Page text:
The day before the NHL’s April 3 trading deadline, Bruins general manager Peter Chiarelli called 41-year-old Dallas Stars forward Jaromir Jagr. Bruins president Cam Neely and assistant GM Jim Benning were also on the line. The four men had a deal-determining conversation.
“A condition of the trade was that we called and spoke with Jaromir before the trade,” said Chiarelli. “Jaromir has never been traded during the season. So this is all new to him.
“This was a guy who was one of the best in the world, and you really have to see what you’re going to get at an age when he’s not the best in the world. We had to see mentally if this player was ready to play for us and possibly go on a long playoff run.
“I wanted Cam to speak with him, like superstar to superstar. And I wanted Jaromir to be comfortable with what we were selling. It was out of respect for where he’s been and what he’s done.”
As professional athletes push their careers well past the age of 30, gauging mind-set becomes increasingly important for the teams that invest many millions in them. From Jagr to defenseman Zdeno Chara, 36, to forward Shawn Thornton, 35, the Bruins know the value of veterans with the right mentality.
When asked about Chara appearing ageless, Thornton said the Bruins captain is “the hardest-working guy I’ve ever seen because he enjoys it, not because he has to. If you have that mentality, you can stretch it out a little bit longer than the average person maybe.”
The best predictor of career longevity may be the athlete’s mental approach. Dr. Michael Joyner, who studies elite athlete physiology at the Mayo Clinic, said, “The people who can focus and not get distracted by the fame and the money associated with being a pro are likely to do the best over time.”
While athletes 30 and older follow different training routines and swear by different treatments for sore muscles, their mind-sets can be remarkably similar. Dozens of athletes were interviewed for this report, and all spoke about the importance of staying disciplined and maintaining a passion for competition.
Before he retired as a player this month after 19 seasons in the NBA, Jason Kidd, 40, said, “I love the competition. That’s the biggest draw for me.”
Still, players of a certain age also spoke of how growing older can be more of a challenge mentally than physically.
Red Sox slugger David Ortiz, 37, said: “With athletes like KG [Kevin Garnett], [Tom] Brady, my boy from the Bruins [Chara], the mind-set is that even when they don’t feel like going, their mind is telling them, ‘Hey, you’ve got to get it done.’
“These guys, they’re not just great athletes because of God-given ability to be able to perform. It’s their minds. If you look at KG, he’s ready to beat you up. If you look at Brady, this guy is like, ‘I’m coming to get you, son.’ ’’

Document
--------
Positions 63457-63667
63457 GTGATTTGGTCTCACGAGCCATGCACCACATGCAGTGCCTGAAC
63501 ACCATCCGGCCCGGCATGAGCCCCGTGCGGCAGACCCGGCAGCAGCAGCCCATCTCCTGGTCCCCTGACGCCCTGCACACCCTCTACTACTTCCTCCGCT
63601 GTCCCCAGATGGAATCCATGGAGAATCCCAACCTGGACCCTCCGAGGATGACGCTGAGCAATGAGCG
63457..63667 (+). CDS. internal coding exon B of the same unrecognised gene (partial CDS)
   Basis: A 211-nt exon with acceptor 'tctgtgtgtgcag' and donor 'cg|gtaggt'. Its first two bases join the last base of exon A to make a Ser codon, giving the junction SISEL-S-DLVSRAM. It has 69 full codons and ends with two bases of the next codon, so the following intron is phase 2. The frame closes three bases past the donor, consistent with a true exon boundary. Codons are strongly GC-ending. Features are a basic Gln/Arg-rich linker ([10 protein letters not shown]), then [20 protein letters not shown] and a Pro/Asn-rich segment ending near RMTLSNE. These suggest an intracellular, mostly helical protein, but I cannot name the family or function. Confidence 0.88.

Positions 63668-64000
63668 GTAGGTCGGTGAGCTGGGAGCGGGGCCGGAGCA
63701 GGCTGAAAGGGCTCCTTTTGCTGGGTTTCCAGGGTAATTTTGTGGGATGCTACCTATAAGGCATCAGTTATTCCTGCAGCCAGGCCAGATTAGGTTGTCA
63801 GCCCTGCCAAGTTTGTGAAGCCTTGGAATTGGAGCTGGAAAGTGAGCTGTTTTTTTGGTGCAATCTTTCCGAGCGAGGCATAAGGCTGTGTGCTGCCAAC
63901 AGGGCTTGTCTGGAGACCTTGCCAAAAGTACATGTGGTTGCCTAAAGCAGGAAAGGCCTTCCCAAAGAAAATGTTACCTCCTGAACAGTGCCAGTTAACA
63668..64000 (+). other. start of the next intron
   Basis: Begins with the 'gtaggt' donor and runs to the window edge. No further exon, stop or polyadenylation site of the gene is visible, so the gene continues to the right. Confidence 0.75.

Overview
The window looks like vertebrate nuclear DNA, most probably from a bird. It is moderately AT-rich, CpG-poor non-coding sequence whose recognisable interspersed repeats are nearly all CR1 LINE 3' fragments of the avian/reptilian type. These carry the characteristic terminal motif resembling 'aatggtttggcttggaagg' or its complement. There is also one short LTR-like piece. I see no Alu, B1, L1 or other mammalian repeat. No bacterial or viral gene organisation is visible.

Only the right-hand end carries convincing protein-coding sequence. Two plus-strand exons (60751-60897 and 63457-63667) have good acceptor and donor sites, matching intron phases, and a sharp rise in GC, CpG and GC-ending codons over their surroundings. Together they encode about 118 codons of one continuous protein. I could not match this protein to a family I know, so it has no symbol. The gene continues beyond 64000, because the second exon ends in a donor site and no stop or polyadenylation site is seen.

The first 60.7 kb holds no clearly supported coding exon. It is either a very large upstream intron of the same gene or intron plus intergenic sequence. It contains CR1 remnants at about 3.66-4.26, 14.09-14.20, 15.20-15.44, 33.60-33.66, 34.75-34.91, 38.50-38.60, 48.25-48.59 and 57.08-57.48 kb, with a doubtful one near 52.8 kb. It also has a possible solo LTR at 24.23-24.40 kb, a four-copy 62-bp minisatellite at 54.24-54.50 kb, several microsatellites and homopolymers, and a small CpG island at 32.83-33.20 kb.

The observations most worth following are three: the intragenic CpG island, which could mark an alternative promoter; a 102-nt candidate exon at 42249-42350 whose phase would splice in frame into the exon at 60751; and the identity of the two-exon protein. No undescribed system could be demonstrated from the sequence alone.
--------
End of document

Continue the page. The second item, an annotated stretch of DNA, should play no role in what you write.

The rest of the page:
Added Celtics guard Jason Terry, 35: “My body doesn’t recover as quickly as it used to. When you’ve played four games in five nights, your legs are pretty much shot by that fourth game. So, mentally, you have to put a lot into it when you know your body physically shouldn’t be able to do it.”
The mental investment extends to all aspects of an older athlete’s life. Watching younger players speed past, putting more time in training to get the same results, paying more attention to diet and weight gain, dealing with declines in ability and stamina all take a mental toll. It requires a special brand of inner toughness to fade from being a superstar to a more strategically used player.
To help with that transition, some teams employ sports psychologists. Don Kalkstein, who works with the Dallas Mavericks and Texas Rangers and served as a Red Sox consultant from 2006-11, focuses on finding ways players can help produce wins as they age.
Older players must understand that having an impact means something different now, he said.
“Instead of being able to take over a game as an individual and dominate from a physical standpoint, it’s about transferring that to playing 16 minutes a night,” said Kalkstein. “You’re constantly working on that process, on identifying where impacts can come from.
“While it might seem a small part on the end-of-the-day result, it’s a huge part in developing a championship organization.”
Savvy, intelligent players tend to handle the ups and downs of aging better than others. They outthink opponents, drawing on experience and competitive guile.
“Your mental game is going to go up automatically as you get older,” said 32-year-old Tracy White, a former Patriots linebacker. “A lot of people rely on their technique more. If you can keep up on the physical side and you’re smarter than the younger guys, that’s a good combination.”
While physical decline influences when players retire, the mental side plays an equally large role. When older players tire of the grind, of getting up at 5 a.m. for workouts, of moving to another city on another one-year deal, they know it’s time to move on. Near the end of their careers, many players have different priorities like growing families that make seasons with lots of travel even tougher.
“As a 36-year-old in my last NBA game, I felt like I still had basketball left in me,” said Celtics president Danny Ainge. “I felt like I could still do what I had always done. I wasn’t as quick. I wasn’t as athletic as I had been in my youngest years, but I was smarter.
“I couldn’t play for 40 minutes, but I felt like I could play 25 minutes and still make similar contributions. I had opportunities to continue to play and I chose not to. I had six kids at home at the time and didn’t want to relocate just to go chase another year.”